It gives me a great pleasure to read to my little girl and also to see how my baby boy listens to the stories. I am certain that in the days to come, my daughter will be more than eager to read to her little brother, thus strengthening the bond between them. I know she will help me in inspiring her baby brother and letting his imagination run wild but the quality time that the two of them spend with each other is having a very positive effect on my baby boy. He respects her and listens to what ever she has to say intently. I am hoping that this will have a positive reinforcing impact on any future sibling rivalry that might happen amongst them.
I am glad to instill the habit of listening to stories in her, this will in turn inspire her to read and one day write her own stories. As a parent, I believe one of the best things you can do for your child is to read to them. This will provide a strong foundation to their academic success.
| Nov 30, 2012
Hi Anurima,loved reading your blog. I could relate to it so well because both my son and myself totally enjoy and bond over his bedtime stories. He finds it entertaining and it has improved his vocabulary as well. And as you said,hopefully this would inspire him to get into the reading habit when he grows older.
| Dec 01, 2012
Such a cute little inspirational story Anurima! Had no idea that bedtime stories had such a great and positive impact on kids! Wonderful, the way you have been able to even discipline Richa using one of her favourite pastime activities... i guess this will have a long term effect on her than trying to shout at the kid... great going Anurima!
| Dec 08, 2012
Anurima ...very nice to read your article.. even my son who is going to be three this Jan is found of books.. love to read stories the big colourful images attract them and develop the creativity ..like you I used to tell him about his behaviours as a story with his favourite characters he enjoys that and tend to behave that way.. we prefer to give books for his friends b day gift ,kids should be motivated to go for library .. So they will njoy reading more books..
| Apr 23, 2013
Hi,Arunima... what yoy said is very true.. even my daughter also behave in the same way as you were telling after listing the story.. i also tell her stories by making her the central character as a good helpful girl who takes care of everyone and never accept anything from strangers... as she is like following it very seriously..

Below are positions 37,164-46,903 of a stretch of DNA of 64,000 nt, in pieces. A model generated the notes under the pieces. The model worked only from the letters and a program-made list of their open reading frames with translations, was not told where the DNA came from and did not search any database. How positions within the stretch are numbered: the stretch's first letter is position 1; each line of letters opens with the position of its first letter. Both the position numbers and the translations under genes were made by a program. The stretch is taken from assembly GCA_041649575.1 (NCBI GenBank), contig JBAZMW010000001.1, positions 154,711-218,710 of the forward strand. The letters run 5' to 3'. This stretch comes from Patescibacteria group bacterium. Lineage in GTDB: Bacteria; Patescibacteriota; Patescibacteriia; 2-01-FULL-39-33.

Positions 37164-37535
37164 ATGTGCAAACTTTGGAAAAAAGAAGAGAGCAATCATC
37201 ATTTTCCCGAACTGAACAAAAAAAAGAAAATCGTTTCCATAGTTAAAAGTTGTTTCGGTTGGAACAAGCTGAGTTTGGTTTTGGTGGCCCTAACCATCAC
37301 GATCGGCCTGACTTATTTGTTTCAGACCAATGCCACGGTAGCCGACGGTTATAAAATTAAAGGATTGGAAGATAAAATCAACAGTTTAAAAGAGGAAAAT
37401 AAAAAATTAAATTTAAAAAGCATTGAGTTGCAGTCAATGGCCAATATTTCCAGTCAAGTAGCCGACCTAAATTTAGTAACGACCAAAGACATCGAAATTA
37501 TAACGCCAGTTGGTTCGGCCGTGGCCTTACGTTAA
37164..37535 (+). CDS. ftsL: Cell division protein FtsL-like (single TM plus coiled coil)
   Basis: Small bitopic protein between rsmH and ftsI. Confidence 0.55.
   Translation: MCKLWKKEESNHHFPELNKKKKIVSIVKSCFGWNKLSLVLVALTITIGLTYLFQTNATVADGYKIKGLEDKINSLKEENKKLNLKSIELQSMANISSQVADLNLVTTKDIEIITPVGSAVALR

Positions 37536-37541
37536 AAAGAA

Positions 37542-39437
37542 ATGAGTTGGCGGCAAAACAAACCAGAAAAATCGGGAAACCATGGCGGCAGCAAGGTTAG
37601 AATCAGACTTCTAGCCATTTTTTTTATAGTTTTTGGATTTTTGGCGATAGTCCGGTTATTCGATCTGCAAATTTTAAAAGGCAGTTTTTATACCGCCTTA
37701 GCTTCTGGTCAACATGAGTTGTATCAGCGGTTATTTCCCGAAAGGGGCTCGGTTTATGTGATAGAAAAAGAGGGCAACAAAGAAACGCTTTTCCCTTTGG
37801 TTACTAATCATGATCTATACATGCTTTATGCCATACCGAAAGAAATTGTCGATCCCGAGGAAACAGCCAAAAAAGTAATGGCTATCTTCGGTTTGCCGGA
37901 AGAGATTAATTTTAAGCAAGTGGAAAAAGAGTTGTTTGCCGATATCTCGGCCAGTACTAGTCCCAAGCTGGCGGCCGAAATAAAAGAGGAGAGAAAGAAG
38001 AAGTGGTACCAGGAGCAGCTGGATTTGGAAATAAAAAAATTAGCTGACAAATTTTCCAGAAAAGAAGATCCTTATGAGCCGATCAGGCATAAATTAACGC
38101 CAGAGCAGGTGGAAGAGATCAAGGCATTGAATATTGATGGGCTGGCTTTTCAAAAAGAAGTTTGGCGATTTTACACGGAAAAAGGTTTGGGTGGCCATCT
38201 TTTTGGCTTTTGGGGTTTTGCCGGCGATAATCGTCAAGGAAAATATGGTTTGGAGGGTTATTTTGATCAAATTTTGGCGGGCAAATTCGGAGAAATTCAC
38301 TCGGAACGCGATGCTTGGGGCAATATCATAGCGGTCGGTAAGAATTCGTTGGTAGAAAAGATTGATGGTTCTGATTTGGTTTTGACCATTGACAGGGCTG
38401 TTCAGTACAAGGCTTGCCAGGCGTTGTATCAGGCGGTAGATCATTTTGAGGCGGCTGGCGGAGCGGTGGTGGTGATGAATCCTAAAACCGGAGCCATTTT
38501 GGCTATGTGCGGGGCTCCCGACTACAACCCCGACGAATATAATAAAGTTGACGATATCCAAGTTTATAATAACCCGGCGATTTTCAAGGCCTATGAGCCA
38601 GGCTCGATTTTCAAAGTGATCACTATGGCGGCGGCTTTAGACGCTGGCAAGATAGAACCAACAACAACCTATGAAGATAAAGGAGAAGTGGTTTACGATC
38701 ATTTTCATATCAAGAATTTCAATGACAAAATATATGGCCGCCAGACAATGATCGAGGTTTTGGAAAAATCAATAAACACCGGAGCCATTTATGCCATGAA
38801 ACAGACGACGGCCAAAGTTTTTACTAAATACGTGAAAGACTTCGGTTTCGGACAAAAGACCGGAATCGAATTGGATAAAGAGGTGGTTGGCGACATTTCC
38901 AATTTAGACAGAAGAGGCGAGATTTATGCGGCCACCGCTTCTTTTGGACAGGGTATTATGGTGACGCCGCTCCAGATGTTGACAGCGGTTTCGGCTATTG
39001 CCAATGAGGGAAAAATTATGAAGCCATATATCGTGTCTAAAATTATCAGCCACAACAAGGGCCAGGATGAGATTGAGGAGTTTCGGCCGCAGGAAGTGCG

| Sep 04, 2013
Hi Arunima.. read ur blog and it was quiet inspirational. I always wanted to narrate story to my 4 year kid but don't understand which books I should buy for him. Also I would like to read the stories for him in english but I feel as he grew in a atmosphere where hindi is being used more hence whenever I tried narrating story to him in english, he takes less interest. I don't understand how I should I start.
| Sep 04, 2013
Dear Amrutha, you can read any age appropriate story book to you sons. Recently, we bought a collection of Indian Mythological stories (stories of Garuda, Bheema, Krishna and the like) for my 4 year old. We also have a collection of Panchatantra stories. The stories always end with a moral, which teaches children something new each time with each new story. On the contrary, you may also try Disney story books if you sons are a fan of Lightening McQueen and Toy Story. Let them pick books of their choice, this will make story time more fun :)
| Sep 04, 2013
Dear Suman, how old is your son? To start off, you could get some picture books with very little text (in English). Both of you could start off looking at the pictures. Next you could also read him the text. It could be that he is not following the story. In that case, please translate it into Hindi when required. This way he will learn new words and start following English stories too. Good Luck :)